Lipp and Laurvick: Regulators and industry understand the need for sensible, transparent and meaningful regulation. Consequently, a number of regulatory agencies have embarked on the challenging task of formulating a framework for governmental oversight of probiotics that, on the one hand, protects the consumer from harm and misinformation, and on the other, promotes the freedom to innovate for industry. To find that balance is not an easy endeavor, and it is one that is ongoing. Independent public standards may play a helpful role for regulators as well as for industry. As an independent standard-setting organization, USP has the unique ability to operate in the space between regulators and industry in order to foster the sharing of information and technologies by bringing together experts from academia, industry and regulatory environments. The discussion around probiotics and their purported health benefits is a very dynamic one, as innovators develop novel microorganisms and delivery mechanisms for new and different applications at a rapid pace.
INSIDER: How can the upcoming workshop help sort out these issues and generate solutions for the future of probiotics in foods and supplements?
Lipp and Laurvick: Probiotics are clearly an area of interest to food manufacturers and suppliers, regulators and consumers because of their purported health benefits. With more manufacturers incorporating probiotic ingredients into a wide array of foods, public standards provide important tools to verify the authenticity of these ingredientscritical to fostering honesty in the marketplace and preserving the reputation of these products. As public standards generally do not exist, USP and IFT are co-hosting a workshop May 9 to 10, 2012, in Rockville, MD, to discuss how to develop standards suitable to verify the identity and authenticity of probiotic microorganisms. Central questions include: what genetic criteria are suitable and needed, and what functional criteria are required to define the identity and authenticity of a probiotic microorganism? The workshop will bring together a variety of stakeholders to help generate consensus on key questions and point to a path forward for standards development for probiotics.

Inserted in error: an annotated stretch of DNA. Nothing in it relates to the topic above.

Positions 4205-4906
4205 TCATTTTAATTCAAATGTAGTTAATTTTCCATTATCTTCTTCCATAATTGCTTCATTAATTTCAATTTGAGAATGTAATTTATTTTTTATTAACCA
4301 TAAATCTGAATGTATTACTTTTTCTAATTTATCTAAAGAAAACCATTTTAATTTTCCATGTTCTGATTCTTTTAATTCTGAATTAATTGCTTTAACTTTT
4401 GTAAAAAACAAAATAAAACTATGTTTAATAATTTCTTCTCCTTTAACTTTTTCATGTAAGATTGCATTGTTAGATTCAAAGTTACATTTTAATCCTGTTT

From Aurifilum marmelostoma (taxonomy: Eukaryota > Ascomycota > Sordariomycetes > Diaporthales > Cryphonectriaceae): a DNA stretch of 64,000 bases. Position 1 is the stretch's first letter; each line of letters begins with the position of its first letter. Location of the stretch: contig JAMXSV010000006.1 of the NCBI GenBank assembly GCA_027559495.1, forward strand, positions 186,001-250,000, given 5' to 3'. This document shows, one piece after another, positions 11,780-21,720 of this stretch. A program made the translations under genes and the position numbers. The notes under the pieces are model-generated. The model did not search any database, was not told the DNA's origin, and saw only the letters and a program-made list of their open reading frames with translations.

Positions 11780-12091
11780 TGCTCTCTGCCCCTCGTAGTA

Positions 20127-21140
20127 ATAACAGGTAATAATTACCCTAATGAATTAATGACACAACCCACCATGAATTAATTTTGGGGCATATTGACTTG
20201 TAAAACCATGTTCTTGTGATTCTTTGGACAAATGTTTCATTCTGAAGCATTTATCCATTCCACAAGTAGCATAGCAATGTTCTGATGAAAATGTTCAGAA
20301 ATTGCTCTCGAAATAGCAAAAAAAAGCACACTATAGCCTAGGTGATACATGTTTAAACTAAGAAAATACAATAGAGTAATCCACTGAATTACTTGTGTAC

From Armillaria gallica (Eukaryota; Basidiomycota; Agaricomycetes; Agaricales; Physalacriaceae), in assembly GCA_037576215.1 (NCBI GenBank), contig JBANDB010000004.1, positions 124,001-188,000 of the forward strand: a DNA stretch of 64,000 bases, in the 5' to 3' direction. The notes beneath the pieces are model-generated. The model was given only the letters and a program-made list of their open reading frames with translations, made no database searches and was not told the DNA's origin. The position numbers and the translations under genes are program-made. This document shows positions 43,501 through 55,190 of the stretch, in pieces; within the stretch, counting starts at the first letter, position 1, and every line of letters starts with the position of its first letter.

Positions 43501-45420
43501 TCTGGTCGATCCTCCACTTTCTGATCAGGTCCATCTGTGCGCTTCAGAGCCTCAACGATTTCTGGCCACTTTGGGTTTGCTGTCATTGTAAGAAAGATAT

Find out more about the regulatory side of probiotics in the SupplySide Marketplace education session, "Probiotics, NDIs and Species Identification," with speakers Cristine Farrance, Ph.D., senior application scientist, Accugenix; and Anthony L. Young, Esq., partner, Kleinfeld, Kaplan and Becker LLP, on Thursday, May 10, 2 p.m. to 4 p.m. at the Javits Center in New York.
And find out more about the probiotic market and get a list of probiotic suppliers with INSIDER's "Probiotics & Prebiotics Buyer's Guidebook."